I heard some interesting thoughts concerning the recent climatic changes. Seems there are some scientist that believe that volcanoes as well as the increase in earthquakes may be accelerating the climatic changes. Scientist stated the earth was affected by the big earthquake near Japan. We don't know, as yet, the outcomes from these events. Anyway, I see the perfect storm coming on the horizon. This is just the beginning.


The Glaciers have been receding rapidly for over 30 years.  Recent volcanic activity didn't cause that.  This problem has been accelerating at an alarming rate and using recent geologic events to rationalize what is happening only makes those scientists look like corporate shills.
 
                      
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Dave

I've a ton of questions concerning this Hemp product. Obviously you can grow your own house (legally).

From what I've seen on You Tube and other places is this material is used to fill between structure. So I've the cost of post and beam construction. I don't know about you but in my neck of the woods that's very costly. The wood required for this type of structure isn't green as it's slow growth. Now I mixes this stuff up and either spray or manually put into slip forms. Then I have to trowel it or tamp it. Then I have to cover it with some sort of finish.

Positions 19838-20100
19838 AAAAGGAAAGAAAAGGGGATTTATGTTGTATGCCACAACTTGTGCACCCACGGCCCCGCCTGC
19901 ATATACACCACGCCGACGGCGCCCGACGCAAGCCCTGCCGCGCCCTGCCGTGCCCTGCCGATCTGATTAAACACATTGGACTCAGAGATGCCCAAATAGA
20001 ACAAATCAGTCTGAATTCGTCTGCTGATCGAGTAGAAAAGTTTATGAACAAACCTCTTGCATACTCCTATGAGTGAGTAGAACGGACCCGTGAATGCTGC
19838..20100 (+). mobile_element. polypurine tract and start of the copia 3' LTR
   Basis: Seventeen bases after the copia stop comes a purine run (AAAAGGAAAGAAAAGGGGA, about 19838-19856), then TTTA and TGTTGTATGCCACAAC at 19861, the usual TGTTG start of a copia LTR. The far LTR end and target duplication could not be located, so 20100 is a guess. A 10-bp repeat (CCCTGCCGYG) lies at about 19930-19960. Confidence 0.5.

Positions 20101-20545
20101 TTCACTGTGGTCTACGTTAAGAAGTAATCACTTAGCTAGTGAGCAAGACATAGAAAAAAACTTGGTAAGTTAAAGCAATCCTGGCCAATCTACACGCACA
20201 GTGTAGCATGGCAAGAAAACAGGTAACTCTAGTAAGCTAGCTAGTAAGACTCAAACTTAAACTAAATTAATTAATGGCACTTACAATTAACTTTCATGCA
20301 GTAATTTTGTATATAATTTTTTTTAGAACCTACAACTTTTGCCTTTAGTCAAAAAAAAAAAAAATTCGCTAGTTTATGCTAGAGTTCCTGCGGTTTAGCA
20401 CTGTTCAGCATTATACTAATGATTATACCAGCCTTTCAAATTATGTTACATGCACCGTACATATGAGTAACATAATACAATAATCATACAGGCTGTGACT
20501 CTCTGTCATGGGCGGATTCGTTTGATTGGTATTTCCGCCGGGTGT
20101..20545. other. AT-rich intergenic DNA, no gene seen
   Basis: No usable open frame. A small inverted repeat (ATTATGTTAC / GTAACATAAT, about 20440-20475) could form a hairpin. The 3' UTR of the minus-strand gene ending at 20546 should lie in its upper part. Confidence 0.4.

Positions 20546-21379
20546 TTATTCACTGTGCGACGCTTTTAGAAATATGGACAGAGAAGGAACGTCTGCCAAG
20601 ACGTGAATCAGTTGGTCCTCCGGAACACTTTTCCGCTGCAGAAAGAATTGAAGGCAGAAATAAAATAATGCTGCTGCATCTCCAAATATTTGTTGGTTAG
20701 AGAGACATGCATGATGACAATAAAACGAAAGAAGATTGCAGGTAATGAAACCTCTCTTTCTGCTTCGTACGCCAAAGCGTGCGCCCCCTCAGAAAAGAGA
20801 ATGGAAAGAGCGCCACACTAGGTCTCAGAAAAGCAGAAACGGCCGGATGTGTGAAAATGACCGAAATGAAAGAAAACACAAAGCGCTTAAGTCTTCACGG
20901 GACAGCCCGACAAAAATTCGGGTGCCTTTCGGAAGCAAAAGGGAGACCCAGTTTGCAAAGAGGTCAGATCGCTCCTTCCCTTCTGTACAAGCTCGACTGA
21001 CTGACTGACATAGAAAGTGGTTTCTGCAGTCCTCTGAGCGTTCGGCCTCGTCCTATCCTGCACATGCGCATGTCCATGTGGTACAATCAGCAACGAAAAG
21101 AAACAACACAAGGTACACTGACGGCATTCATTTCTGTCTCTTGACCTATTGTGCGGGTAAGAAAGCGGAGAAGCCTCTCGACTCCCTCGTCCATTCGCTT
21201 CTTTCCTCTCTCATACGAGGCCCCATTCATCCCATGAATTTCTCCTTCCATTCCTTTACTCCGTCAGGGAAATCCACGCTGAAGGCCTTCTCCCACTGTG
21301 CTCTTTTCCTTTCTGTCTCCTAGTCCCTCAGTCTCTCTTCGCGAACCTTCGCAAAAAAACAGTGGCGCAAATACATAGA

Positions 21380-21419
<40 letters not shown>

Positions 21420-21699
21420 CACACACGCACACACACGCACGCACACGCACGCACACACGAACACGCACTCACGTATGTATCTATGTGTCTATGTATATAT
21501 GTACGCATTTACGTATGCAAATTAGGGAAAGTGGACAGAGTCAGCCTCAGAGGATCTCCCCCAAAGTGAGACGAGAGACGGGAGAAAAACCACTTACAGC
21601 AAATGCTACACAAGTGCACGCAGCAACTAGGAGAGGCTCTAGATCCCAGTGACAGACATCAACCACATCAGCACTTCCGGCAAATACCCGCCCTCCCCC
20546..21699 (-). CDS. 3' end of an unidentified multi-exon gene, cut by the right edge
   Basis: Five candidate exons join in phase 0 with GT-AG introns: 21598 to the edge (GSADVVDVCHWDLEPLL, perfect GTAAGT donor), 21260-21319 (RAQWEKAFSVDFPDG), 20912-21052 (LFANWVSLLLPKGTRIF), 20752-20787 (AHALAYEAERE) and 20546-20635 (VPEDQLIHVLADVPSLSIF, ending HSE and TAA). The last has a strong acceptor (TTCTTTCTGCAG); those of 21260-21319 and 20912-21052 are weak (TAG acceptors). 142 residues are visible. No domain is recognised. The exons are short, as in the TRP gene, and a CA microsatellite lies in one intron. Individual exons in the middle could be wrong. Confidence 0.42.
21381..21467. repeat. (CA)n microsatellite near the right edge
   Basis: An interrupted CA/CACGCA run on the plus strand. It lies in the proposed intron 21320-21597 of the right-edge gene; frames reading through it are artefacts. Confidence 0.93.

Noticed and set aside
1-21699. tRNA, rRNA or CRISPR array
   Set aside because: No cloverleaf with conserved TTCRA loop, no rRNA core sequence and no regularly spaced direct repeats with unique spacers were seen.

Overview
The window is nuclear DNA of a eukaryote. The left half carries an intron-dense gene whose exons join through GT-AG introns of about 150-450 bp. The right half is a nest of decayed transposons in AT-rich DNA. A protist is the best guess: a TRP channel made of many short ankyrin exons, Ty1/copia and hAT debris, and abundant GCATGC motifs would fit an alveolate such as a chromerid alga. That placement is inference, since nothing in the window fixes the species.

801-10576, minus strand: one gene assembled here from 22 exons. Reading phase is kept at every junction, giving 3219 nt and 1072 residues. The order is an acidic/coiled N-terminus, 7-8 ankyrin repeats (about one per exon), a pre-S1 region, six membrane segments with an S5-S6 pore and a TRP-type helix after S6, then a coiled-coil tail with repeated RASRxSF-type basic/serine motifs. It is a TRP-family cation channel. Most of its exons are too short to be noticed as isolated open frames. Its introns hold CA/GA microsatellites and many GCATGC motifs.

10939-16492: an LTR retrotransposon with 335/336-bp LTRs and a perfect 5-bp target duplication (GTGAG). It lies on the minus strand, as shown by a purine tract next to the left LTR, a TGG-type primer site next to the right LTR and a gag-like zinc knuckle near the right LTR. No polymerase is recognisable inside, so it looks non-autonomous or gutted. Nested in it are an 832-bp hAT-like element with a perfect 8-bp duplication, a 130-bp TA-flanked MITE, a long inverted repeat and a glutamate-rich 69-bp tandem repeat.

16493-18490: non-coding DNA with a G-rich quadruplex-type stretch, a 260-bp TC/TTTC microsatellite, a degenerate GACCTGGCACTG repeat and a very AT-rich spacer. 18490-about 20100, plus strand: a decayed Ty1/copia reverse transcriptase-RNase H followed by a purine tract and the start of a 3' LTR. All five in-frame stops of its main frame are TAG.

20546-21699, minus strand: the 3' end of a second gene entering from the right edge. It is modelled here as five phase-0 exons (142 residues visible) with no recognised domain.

This seems very labor intensive. While I really like the hemp product. I don't see it catching on main stream. I'm not sure that it's much better than papercrete. I couldn't find any info pertaining to the strength of the product. It must not be too strong or it could be cast as the structure of the building. Also, how does it hold up to the elements (tornadoes, hurricanes, high winds, etc.)? Also, I would love to know how effective it is preventing heat and cold penetration?

I'm not trying to shoot down your dream or to really put down the product however, it has a long way to go before it can be accepted by mainstream folks.

Please provide some insights .......

Thanks
 
Dave Bennett
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timby wrote:
Dave

I've a ton of questions concerning this Hemp product. Obviously you can grow your own house (legally).

From what I've seen on You Tube and other places is this material is used to fill between structure. So I've the cost of post and beam construction. I don't know about you but in my neck of the woods that's very costly. The wood required for this type of structure isn't green as it's slow growth. Now I mixes this stuff up and either spray or manually put into slip forms. Then I have to trowel it or tamp it. Then I have to cover it with some sort of finish.

This seems very labor intensive. While I really like the hemp product. I don't see it catching on main stream. I'm not sure that it's much better than papercrete. I couldn't find any info pertaining to the strength of the product. It must not be too strong or it could be cast as the structure of the building. Also, how does it hold up to the elements (tornadoes, hurricanes, high winds, etc.)? Also, I would love to know how effective it is preventing heat and cold penetration?